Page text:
If the answer is not “get irritated because I passed you because you were looking at your phone and I had a narrow window to get around you but took it anyway because I was paying attention” then it’s the wrong answer. A close second is decide that the left lane is for passive aggressive driving only.

  • avatar
    JohnTaurus

    Its probably been mentioned, but stopping on a two lane highway with no signal on before you turn. Go from 60-0 for no apparent reason, then slowly meander left or right. Not using signals in traffic bugs me big time. I always signal, even if I’m the only car for miles. I don’t care. Its rare as hens teeth for me to make a turn or lane change or pass without signaling,

    • 0 avatar
      JohnTaurus

      Add: ^this is one instance where I *do* use my horn as a WTF? Not laying on it forever, just a decent amount of time to convey the message.

      As for the honking at green lights, I might tap the horn a few times if there is no reaction to the light changing within a reasonable amount of time. I, again, would not lay on the horn unless they refused to move after plenty of time had passed, but so far, that hasn’t happened.

  • avatar
    turf3

    1) Driving around a residential neighborhood with 25 mph speed limit, and a streetlight every 200 feet, with your high beams on (extra points for having all the fog lights on when there’s no fog).

    2) Being too stupid to dim the lights when I first flash my brights at you, then do it again, then do it three or four times in rapid succession, then turn my high beams on and leave them on.

  • avatar
    Flipper35

    I just hate it when others are on the same road as me.

    • 0 avatar
      TMA1

      This is what it all comes down to.

    • 0 avatar
      JohnTaurus

      Well, I don’t recommend it, but you could do as some do: just drive like you’re the only person out there. No signal, no courtesy of any kind, high beams on in traffic, skipping to your turn at a 4 way stop, cutting people off constantly, being the 3rd car to run a red arrow or light, drive whatever speed you feel like- be it 40 over or 40 under always regardless and many times directly contrary to common sense regarding road conditions, waiting until the last second to dive for your exit because the 5 signs telling you it was going to be here were too unimportant to consider. Stuff like that.

  • avatar
    TDIGuy

    A long road on my route to work goes through some small populated areas.

    Happens at least once a week. I’ll end up behind a car coming out of town and they pick up to 60 when the limit is still 40. Okay, this is good, guy is moving along at a good pace.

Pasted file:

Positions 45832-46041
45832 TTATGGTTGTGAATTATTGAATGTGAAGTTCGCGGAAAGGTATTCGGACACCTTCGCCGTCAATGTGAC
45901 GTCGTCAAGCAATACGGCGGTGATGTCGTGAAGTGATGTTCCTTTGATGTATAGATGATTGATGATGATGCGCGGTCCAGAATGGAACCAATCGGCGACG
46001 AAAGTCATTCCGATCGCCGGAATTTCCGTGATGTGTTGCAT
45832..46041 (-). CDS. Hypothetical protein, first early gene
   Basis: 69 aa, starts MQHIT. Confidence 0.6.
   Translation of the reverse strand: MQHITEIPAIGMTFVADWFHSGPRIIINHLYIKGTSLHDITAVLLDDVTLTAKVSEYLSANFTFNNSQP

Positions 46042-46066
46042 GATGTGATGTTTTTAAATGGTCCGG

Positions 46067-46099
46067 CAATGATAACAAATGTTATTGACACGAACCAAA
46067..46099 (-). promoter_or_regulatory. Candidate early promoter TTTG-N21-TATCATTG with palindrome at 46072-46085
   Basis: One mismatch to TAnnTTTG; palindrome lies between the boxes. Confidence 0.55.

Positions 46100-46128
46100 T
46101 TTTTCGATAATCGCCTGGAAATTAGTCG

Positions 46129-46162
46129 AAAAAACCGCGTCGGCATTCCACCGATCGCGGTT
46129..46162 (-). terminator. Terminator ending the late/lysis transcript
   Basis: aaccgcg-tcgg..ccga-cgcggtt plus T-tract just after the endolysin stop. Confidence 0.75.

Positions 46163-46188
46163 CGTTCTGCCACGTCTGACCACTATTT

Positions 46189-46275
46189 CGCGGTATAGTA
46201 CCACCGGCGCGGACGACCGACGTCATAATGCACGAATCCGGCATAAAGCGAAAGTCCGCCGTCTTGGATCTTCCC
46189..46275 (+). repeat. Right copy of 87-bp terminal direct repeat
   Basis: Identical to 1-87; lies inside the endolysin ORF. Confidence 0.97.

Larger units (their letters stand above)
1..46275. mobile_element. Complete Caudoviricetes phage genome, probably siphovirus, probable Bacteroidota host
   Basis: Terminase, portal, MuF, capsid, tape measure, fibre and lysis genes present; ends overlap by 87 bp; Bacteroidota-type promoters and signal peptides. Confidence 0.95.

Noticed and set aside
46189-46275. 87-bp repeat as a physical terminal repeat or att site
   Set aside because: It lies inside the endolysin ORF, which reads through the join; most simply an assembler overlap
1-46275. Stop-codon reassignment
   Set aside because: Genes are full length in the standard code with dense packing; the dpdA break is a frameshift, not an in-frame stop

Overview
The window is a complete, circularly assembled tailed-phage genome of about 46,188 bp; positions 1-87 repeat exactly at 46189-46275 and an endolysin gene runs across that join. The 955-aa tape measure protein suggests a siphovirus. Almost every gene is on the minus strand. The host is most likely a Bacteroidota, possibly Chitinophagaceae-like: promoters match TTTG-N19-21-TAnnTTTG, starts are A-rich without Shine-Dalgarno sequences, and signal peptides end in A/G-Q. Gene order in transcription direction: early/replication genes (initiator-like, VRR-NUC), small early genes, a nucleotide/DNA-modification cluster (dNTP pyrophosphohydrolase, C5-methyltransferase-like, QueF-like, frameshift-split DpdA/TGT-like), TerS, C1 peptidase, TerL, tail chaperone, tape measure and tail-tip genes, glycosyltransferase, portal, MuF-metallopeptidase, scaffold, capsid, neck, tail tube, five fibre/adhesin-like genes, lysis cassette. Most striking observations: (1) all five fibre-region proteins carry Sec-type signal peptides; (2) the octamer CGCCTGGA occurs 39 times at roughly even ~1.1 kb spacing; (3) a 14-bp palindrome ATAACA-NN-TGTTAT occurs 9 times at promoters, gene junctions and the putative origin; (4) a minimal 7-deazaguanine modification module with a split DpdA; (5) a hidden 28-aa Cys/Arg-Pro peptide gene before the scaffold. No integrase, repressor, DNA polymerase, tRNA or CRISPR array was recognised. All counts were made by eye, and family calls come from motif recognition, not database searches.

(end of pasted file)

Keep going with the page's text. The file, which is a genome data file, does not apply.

Then the limit changes to 60 and they stay at 60. Well fine, maybe they just want to stick to the limit, there are cops around here, it is the posted limit after all.
    Then limit changes to 80 and most people go 100, they stay at 60. Alright, what else is this person not paying attention to besides the speed limit signs? I’ll tell you what! The line of traffic building up behind them.
    Then by the next town, the limit drops to 50 with a corner that has a warning sign posted for 40 and they get right up to it and hit the brakes like they didn’t know it was coming.

    • 0 avatar
      Vulpine

      Reminds me of a story one of my plant Engineers once told me. Simply put, one of his technicians discovered why, at a very specific time in the afternoon, traffic would suddenly back up for miles on a two-lane highway with few opportunities to pass. Yup, it was a person pulling out of their own workplace and going only 25mph on a 60mph highway for about 5 miles.

      A few months later, and a railroad-tie bumper cushion added to the nose of his pickup, and the truck got behind that slow-poke again. Easing up, the truck’s driver made a fairly gentle contact and then hit the gas, pushing the other driver up to the speed limit even against that other vehicle’s brakes and held it there until the speed limit dropped for the next town.

      The slow-poke got the ticket, by the way. Never again was that road backed up after that time.

      Or at least, that’s how the story went.

  • avatar
    kwong

    One obnoxious thing I find is when you’re approaching a multi-lane stop or red light and a car from another cuts in front of you as you’re already calculated your deceleration point causing you to have press (or slam) the brakes to make up for the shorter distance. Even worse when they don’t signal, and even more worse is when they don’t go when the light turns green. Not only did they force more wear to your tires, but now they’re wasting your time and ruined your flow. In cases like that, I do have my hand ready to honk. I mean, if you were in such a hurry to switch lanes to get a few spots ahead, you should be attentive to get going off the line in a reasonable time….don’t look at your phone, eat food, apply your make-up, turn to talk to your passengers, etc. just drive.

  • avatar
    jdmcomp

    Not the worst thing a driver could do, but one that is obnoxious is seeing someone in stopped traffic open the door a crack and empty an ashtray on the pavement.